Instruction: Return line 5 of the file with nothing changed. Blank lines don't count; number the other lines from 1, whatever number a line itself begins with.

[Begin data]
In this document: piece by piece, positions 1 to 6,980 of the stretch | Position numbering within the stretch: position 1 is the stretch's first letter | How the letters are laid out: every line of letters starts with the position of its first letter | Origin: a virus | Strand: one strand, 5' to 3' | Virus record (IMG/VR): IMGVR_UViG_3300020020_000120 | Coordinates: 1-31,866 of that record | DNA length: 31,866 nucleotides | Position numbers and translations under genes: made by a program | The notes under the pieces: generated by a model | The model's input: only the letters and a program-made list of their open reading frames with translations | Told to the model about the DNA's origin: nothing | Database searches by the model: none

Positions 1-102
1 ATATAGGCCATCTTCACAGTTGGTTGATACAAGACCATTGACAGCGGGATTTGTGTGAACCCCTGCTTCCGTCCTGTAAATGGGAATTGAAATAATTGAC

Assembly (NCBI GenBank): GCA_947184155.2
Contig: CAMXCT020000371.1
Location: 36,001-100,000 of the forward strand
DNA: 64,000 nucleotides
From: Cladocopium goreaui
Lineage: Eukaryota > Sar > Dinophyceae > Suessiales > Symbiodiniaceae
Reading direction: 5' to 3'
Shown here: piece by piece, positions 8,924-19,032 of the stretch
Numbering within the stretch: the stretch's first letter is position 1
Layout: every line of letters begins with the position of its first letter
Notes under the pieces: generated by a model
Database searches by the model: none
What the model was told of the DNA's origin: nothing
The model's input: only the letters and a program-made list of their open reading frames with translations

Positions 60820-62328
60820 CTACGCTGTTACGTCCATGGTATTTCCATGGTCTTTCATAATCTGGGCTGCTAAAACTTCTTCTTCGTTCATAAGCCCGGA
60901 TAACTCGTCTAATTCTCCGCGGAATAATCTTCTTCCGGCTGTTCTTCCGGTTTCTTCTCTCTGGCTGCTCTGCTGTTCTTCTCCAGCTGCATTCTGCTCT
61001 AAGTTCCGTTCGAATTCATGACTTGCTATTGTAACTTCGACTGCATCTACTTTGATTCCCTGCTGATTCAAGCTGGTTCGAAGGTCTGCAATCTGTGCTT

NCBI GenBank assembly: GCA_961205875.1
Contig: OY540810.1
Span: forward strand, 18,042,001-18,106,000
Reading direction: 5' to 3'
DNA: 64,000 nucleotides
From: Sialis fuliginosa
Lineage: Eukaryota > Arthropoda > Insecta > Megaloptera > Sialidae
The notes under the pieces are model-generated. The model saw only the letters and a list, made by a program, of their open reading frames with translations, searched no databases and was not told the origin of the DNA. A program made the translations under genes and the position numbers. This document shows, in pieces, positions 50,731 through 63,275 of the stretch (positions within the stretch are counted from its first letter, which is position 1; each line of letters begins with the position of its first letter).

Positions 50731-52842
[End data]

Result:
Contig: CAMXCT020000371.1